• Gender: Woman
  • Age: 25-34
  • Location: Seattle, WA
  • Education: Bachelor’s Degree
  • Job Title: Store Manager
  • Income: $50,000-$75,000
  • Family Life: Married with children on the way

Struggles your product/service could address:
  • Needs: Eco-friendly, safe home products
  • Motivations: Provide a healthy, active lifestyle for her future family
  • Pain Points: Eco-friendly products can be out of Emma’s price range. It’s time consuming to research the ingredients of all home and cleaning goods.
  • Persona’s Journey: Packaging that clearly outlines your products ingredients and benefits are a necessity for a busy future mom like Emma. Additionally, producing educational content on where you source your products allows Emma to trust your brand quicker. Content marketing and product design is where you should invest your budget.
An example of a proto persona

 

5. Audience Persona Example: Best for Businesses that Emphasize Data-Driven Insights

An audience persona is a semi-fictional representation of your target audience. It's based on market research and real data about your ideal customer.

Let’s say you own a cosmetics company that is known for creating and distributing samples of makeup for customers to try. You want to understand who your target audience and may create a persona like the one below:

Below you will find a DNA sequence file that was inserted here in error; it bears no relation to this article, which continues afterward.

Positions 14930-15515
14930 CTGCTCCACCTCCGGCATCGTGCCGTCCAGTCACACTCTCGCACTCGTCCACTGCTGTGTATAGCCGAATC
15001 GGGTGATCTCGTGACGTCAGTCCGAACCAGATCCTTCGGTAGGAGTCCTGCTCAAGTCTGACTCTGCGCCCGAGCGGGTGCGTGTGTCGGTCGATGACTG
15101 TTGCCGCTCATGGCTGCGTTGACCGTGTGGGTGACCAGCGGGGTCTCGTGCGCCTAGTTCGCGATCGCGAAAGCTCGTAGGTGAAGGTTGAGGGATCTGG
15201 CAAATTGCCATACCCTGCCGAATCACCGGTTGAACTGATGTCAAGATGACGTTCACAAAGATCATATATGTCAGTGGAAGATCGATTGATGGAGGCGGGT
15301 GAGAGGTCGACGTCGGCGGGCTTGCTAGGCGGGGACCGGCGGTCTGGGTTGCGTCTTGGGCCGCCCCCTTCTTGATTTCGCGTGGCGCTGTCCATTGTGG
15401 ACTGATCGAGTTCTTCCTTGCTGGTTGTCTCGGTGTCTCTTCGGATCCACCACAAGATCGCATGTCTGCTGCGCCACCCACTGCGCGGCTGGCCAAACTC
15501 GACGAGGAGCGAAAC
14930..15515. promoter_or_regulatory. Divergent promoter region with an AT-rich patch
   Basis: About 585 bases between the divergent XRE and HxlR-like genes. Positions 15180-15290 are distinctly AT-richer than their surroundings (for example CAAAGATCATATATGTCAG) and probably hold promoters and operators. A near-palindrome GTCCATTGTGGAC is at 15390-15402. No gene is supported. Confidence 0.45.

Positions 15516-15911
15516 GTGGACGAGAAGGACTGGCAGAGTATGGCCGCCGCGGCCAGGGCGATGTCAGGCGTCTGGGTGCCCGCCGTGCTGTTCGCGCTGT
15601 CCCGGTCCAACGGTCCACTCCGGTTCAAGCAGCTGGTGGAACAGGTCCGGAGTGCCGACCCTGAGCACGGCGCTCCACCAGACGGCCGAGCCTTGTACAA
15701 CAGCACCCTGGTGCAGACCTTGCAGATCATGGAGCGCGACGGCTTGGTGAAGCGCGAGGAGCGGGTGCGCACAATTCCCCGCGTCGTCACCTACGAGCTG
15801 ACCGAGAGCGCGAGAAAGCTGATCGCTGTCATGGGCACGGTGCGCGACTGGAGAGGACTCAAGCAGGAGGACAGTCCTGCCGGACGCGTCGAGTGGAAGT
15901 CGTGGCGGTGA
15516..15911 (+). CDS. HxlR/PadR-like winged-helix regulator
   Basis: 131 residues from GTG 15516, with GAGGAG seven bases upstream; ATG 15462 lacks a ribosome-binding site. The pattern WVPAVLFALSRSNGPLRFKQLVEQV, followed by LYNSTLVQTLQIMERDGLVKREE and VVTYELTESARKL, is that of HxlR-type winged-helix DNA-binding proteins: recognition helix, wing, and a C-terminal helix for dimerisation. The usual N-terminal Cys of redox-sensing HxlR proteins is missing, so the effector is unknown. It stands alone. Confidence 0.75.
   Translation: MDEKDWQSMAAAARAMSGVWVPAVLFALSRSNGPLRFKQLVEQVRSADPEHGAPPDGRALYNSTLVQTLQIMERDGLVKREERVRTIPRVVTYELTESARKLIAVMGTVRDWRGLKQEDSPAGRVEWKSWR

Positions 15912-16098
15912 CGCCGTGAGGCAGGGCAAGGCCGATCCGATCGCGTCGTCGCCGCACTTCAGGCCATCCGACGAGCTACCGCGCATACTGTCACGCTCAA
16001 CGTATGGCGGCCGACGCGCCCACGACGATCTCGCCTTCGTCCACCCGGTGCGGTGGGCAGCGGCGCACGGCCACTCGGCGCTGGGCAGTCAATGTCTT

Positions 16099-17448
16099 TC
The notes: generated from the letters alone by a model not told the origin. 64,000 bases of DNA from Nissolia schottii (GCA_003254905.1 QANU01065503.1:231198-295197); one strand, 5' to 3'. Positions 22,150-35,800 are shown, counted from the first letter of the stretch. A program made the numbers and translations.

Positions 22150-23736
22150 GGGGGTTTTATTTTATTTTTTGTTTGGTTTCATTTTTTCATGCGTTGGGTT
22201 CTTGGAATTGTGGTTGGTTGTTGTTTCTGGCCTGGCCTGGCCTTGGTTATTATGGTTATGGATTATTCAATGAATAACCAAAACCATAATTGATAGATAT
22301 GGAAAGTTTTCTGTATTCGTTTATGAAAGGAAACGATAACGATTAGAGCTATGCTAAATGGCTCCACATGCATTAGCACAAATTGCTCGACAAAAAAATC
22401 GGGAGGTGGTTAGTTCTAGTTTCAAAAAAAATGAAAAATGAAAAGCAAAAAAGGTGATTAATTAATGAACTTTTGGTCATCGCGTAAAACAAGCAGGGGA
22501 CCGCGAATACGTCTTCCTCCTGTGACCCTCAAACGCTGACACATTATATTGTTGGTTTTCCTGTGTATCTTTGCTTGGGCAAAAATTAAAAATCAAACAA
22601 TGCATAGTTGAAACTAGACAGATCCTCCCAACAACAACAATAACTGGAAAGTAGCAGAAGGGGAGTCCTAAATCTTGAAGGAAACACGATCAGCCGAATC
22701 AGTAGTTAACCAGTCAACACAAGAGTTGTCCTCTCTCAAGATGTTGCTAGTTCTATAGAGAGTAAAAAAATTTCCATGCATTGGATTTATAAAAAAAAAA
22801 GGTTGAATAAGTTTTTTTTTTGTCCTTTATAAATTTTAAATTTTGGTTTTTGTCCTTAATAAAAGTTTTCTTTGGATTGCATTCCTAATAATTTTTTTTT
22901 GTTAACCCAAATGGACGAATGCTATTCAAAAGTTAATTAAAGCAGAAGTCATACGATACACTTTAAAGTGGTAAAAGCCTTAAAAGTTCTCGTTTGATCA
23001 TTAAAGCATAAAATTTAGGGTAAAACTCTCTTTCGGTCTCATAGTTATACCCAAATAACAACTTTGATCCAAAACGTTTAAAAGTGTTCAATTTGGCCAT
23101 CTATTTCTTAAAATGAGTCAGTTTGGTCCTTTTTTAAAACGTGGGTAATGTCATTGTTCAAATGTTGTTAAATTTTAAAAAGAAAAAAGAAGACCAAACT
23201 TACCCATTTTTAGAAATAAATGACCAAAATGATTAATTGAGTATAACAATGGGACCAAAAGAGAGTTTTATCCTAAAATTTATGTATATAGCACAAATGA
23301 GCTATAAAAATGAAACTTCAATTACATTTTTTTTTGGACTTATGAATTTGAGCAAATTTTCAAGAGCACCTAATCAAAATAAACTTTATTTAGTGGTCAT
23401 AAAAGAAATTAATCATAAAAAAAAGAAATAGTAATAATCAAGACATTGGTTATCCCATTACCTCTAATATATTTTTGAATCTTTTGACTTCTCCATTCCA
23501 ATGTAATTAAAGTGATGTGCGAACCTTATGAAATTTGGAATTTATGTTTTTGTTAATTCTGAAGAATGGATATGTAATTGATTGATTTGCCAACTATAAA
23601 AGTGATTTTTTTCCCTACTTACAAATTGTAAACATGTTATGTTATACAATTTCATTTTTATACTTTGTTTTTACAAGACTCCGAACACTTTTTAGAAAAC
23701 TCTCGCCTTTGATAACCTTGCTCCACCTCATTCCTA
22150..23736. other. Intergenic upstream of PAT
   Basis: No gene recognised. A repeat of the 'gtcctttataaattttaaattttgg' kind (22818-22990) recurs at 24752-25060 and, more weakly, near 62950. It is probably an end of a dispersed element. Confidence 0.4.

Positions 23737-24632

Name: Rachel

Description: Rachel cares most about her career, her appearance, and her social life. She loves to get ready for her day but doesn’t enjoy the amount of time it takes to put on her makeup and fix her hair. Rachel is most interested in products that can make her life easier or help her save time.

Demographics:
  • Gender: Woman
  • Age: 35
  • Location: Austin, TX
  • Education: Bachelor’s Degree
  • Job Title: Marketing Manager
  • Income: $80,000-$120,000
  • Family Life: No partner or children at the moment

Struggles your product/service could address:
  • Needs: High quality cosmetics and skincare products to maintain her appearance
  • Motivations: Retaining a youthful look
  • Pain Points: It’s difficult to try makeup before you buy the entire product. Rachel is unsure which brands to trust since there are so many
  • Persona’s Journey: Rachel trusts social media and YouTube videos from influencers the most. The best way to reach Rachel is to double-down on influencer marketing. After she becomes a customer, she will likely promote your products on her own social media.
Create a customizable buyer persona in minutes using our free Make My Persona  tool.

6. Marketing Persona Example - Best for Marketing Departments

Tell The Reader More

A marketing persona is pretty similar to a buyer persona but can be considered even more general.

Let’s say you own a bookstore that specializes in business and self-help books.

Name: David

Description: David is a late bloomer who successfully scaled his company and loves reading international business success stories. He often buys books that are recommended to him on podcasts or by thought leaders on LinkedIn.

Demographics: